The first documented example of a tariff was found in the Syrian oasis city of Palmyra in A.D. I37 and formed part of a new tax system introduced by the Roman Emperor Hadrian. The Palmyran tariff was imposed on goods flowing into and out of Palmyra. Like most early tariffs, its purpose was to raise revenue, but over-time tariffs began to be used as a means of controlling trade and protecting domestic producers.

From the middle of the 19th Century European states and the USA began to formulate comprehensive trade policies.

Average tariffs 1875-1914

USA 25%

Canada 15%

Denmark 12%

Sweden 10%

Italy 8%

France 8%

Germany 7%

UK 5%

Source: The Economic Journal, 110, p456-483, Blackwell, 2000.

Over time tariffs became an important source of revenue and a key part of trade policy. By 2019, US tariff revenue reached around $75bn, some 5% of all revenue. However, tariffs are a form of protectionism and while they raise revenue and protect domestic industries, the 'net' effect is generally agreed to be negative.

Video on tariffs

A tariff is, therefore, a tax on imports which is used to raise revenue or to protect domestic industries from overseas competition. In this respect, tariffs are a form of protectionism, along with quotas and other non-tariff barriers. Economic theory suggests that tariffs are likely to result in a net welfare loss to society.

The tariff diagram

Assuming no trade between a country and the rest of the world, economic welfare is area 'k a P', consumer surplus, plus 'P a 0', producer surplus.

Opening up to free trade increases consumer surplus to 'k e P1', but reduces producer surplus to 'P1 f 0'.

When the tariff is added to imports consumer surplus falls to 'k c P3', but producer surplus rises to 'P3 g 0'. The welfare loss is 'g c e f'. However, when tariff revenue of g c m u' is added, the net welfare loss is 'g u f' + 'c e m'.

Given this, trade organisations such as the World Trade Organisation (WTO) have actively promoted trade without barriers.

However, while the WTO has sought to reduce trade barriers, countries have typically sought protection from free trade either by erecting their own barriers, or by joining trading blocs which bring down barriers between members, but still retain barriers to non-members.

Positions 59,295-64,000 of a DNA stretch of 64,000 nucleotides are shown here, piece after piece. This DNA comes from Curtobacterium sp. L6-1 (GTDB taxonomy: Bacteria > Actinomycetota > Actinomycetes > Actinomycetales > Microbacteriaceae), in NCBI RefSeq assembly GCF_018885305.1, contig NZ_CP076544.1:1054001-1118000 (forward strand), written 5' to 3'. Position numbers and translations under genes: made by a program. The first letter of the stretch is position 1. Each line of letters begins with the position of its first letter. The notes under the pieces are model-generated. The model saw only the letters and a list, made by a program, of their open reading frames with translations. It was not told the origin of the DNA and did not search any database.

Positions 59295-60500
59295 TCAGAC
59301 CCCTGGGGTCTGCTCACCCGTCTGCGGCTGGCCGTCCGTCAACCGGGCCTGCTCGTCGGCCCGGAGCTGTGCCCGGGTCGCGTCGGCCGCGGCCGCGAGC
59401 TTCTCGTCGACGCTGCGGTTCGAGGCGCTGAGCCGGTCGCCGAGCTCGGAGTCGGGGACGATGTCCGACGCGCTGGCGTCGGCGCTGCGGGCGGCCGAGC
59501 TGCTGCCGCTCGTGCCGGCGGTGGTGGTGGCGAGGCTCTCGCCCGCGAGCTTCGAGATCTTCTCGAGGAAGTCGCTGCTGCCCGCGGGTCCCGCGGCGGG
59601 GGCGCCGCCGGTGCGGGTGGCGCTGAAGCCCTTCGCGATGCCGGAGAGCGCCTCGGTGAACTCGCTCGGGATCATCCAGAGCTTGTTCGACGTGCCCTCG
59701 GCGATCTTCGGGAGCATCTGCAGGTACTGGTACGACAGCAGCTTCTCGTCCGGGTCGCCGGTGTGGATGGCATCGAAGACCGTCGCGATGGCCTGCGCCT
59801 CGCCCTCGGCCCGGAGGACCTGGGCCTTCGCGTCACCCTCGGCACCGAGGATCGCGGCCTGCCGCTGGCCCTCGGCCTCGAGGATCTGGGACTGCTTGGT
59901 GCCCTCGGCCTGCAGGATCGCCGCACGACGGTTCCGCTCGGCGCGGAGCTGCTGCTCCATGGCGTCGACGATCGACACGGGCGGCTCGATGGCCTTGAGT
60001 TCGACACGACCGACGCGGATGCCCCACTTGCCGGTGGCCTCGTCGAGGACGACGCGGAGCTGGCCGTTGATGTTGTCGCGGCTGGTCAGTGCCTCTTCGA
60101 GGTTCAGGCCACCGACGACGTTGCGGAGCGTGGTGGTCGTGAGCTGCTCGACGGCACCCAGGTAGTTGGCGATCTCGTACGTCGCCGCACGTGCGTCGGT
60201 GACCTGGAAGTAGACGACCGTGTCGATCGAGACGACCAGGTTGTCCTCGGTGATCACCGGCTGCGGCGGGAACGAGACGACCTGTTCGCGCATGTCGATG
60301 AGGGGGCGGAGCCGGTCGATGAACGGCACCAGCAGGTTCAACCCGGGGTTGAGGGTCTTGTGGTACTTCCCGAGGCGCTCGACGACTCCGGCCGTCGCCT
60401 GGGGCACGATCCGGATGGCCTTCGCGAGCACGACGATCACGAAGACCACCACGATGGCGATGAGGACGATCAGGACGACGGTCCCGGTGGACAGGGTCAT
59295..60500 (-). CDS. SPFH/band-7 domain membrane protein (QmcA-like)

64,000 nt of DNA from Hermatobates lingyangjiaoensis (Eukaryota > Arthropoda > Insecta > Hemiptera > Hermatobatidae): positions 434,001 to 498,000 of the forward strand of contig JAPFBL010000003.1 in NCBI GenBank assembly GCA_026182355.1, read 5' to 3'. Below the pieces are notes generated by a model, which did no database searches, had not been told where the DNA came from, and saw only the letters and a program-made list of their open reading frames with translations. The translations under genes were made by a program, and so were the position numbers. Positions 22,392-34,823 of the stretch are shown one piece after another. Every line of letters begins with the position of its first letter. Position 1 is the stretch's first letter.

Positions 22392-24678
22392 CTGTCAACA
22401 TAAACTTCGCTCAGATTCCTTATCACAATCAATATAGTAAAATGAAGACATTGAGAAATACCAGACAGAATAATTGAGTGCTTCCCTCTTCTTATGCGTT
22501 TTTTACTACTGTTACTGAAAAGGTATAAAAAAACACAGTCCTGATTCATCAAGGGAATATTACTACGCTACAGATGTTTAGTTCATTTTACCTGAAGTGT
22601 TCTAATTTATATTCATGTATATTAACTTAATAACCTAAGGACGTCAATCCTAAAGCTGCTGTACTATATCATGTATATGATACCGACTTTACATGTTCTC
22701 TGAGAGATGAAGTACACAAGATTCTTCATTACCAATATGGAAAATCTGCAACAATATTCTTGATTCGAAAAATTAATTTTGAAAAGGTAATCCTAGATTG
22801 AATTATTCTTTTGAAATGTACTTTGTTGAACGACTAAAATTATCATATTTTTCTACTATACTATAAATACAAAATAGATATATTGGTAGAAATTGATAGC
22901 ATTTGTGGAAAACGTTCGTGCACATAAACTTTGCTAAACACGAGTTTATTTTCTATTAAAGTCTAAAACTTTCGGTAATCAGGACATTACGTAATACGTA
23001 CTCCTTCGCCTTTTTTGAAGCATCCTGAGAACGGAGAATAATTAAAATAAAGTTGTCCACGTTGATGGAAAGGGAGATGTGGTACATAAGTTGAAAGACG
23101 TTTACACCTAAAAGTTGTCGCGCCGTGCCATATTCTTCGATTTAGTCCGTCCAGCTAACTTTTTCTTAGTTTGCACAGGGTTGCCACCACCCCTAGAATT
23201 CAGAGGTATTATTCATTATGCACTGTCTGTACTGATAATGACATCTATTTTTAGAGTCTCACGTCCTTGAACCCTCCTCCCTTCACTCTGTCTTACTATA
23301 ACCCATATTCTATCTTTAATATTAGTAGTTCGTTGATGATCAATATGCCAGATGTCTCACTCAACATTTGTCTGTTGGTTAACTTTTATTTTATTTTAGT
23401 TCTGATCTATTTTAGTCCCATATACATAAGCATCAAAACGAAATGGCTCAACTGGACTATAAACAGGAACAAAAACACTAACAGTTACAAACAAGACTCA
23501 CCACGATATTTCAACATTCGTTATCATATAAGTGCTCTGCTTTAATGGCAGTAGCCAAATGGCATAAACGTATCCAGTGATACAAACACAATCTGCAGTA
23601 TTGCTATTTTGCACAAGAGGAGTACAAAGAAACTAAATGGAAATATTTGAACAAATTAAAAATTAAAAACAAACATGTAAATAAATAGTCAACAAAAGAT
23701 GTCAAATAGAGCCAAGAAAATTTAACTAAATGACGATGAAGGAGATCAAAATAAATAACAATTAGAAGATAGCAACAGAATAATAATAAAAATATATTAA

Non-tariff barriers

Non-tariff barriers include:

  1. Quotas - physical limits on imports
  2. Favouring domestic firms over international ones - especially when involving 'public procurement' and contract allocation
  3. State aid to industries or sectors which are susceptible to cheap overseas imports
  4. Preventing imports using various spurious health and safety arguments - such a quarantine and border controls
  5. Sanctions against another country
  6. Currency controls - which make it harder to import from global markets
  7. Export subsidies - which may enable cheap products to be 'dumped' at below cost on other countries

Motives for protection (summary)

All of the following have been used as justifications for imposing barriers to trade.

  1. To raise revenue
  2. To protect industries or sectors including ‘infant industries’ and ‘declining industries
  3. To save foreign currency or keep a currency from depreciating
  4. For health or environmental reasons
  5. To help improve food security
  6. In retaliation for barriers to trade imposed by other countries
  7. To prevent ‘dumping’ of cheap goods from abroad

Read more - The World Trade Organisation

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